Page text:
third and fourth whalers, each having a U-shaped cross section with a back engagement wall and legs extending perpendicular therefrom, the third and fourth whalers being located at an inner surface of the second wall and each adjustable panel of the second wall is engaged at the corresponding channel with said back engagement walls of the third and fourth whalers; and
at least two spreader bars attached to and extending between the first whaler and the third whaler; and
wherein the engagement of each adjustable panel with its corresponding whalers includes panel fasteners, and each panel fastener comprises:
a washer having a threaded portion, and the washer fitted in the channel of each adjustable panel having width slightly smaller than a width of the corresponding channel, preventing the threaded portion of the panel fastener from rotating; and
a threaded bolt that includes a head, a shank secured to the head and passing through one of a plurality of evenly spaced openings along the back engagement wall of the corresponding whaler, into said channel, and engaged with the threaded portion of the fitted washer, the head of the bolt forcing the corresponding back engagement wall of the whaler against said channel when secured.
Description
BACKGROUND OF THE INVENTION

1. Field of the Invention

This invention relates generally to a trench shielding unit for securing the sidewalls of a trench or excavation from cave-in, and particularly to a trench shielding unit having adjustable vertical panels to improve access and protection of workers and to underground utilities traversing the excavation area.

2. Description of the Prior Art

In construction, it is often required to excavate underground utilities such as water, gas or sewer lines, pipes, cables, drainage conduit and/or culverts, by digging ditches, trenches and the like of various lengths and depth. Trench shielding units are often used to protect workers and property from cave-ins or landslides by safeguarding against shifts or the collapse of the walls of the excavation. In fact, Occupational Safety and Health Administration (OSHA) regulations require that any excavation over five feet deep be properly shielded to prevent cave-ins or to protect workers inside an excavation in the event of a cave-in.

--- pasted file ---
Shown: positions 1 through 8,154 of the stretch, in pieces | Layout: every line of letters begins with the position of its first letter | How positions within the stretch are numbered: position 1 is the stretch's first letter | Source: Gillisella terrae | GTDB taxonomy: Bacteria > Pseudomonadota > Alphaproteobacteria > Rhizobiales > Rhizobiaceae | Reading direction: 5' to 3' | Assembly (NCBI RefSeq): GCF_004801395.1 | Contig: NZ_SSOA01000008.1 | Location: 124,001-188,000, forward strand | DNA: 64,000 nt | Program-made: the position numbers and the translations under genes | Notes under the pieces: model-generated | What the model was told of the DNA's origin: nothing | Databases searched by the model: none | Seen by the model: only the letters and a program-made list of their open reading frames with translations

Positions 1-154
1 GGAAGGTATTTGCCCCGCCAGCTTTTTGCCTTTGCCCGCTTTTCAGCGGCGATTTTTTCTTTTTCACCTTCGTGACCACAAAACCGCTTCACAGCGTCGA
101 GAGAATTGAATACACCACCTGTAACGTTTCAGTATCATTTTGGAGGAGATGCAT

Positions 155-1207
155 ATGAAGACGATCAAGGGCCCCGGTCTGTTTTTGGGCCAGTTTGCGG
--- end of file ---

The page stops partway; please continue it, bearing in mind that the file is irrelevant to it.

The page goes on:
By contrast, shoring is often used as a more permanent landscaping structure to prevent the sidewall of earthen formations from moving or collapsing, so as not to damage nearby building foundations, shorelines, walkways, bridges, roadways or other architectural structures. More particularly, the positive supporting of a sidewall in this field is called “shoring” while the protection against collapse is called “shielding.”

As previously stated, the current practice in the construction industry is to use a trench shielding unit inside an excavation to protect workers, equipment and underground structures. These units are generally open between opposing walls and at the bottom so that digging can continue while the unit is in place. Of course, the top of the unit is also open for easy access by workers and machinery for removal of dirt or other debris, as well as pipe, equipment and/or tools.

Generally, the structure of a trench unit includes opposing side panels to hold the excavation in place. Additionally, the trench unit has a plurality of bars or beams, more commonly referred to as spreader bars, that transverse the lateral width of the trench unit to hold opposing side panels in spaced relationship. Upon completion of the excavation work, the trench unit is either removed or abandoned in place, and the excavation site is filled.

There are a variety of trench units in use, such as, for example, U.S. Pat. No. Re. 30,185 to Griswold which shows a typical trench shield assembly having protective sidewalls maintained in space relation by spreader bars. Further, U.S. Pat. No. 5,310,290 to Viollaz shows another such shielding unit having legs which telescopically adjust to provide clearance about a structure traversing the trench. Further yet, the shoring unit shown in U.S. Pat. No. 7,021,868 to Farrag et al. describes a lightweight unit that can be assembled above ground and lowered into the excavation to accommodate access to utility pipelines traversing the excavation area, in addition to protecting the worker from sidewall collapse. None of these systems, however, is able to accommodate easily and quickly unplanned obstructions or unanticipated traversing structures passing through the trench.

This invention improves the current field of trenching units by providing opposing sidewalls having a plurality of interengaging panels that are easily adjustable vertically without sacrificing structural strength and reliability of the unit.

SUMMARY OF THE INVENTION

An embodiment of this trench shield includes opposing protective walls, with each protective wall being formed by a plurality of adjustable, vertical panels having interengaging side edges. Each vertical panel has a height, opposing top and bottom ends, and a channel traversing the panel's height. Further, each adjustable panel is easily attached to a whaler, along an inner surface of the panel, by a fastener having a shank passing through a wall of the whaler to the corresponding channel of the panel. The channel is used to clamp the panel to the whaler by way of a retaining washer and nut secured against an inside of the channel and tightened by threads against the whaler. Further, the side edges of adjacent panels are segmented to inter-engage, preferably being concave and convex, respectively, to restrict twisting or torque of the panels caused by shifting or collapse of the excavation.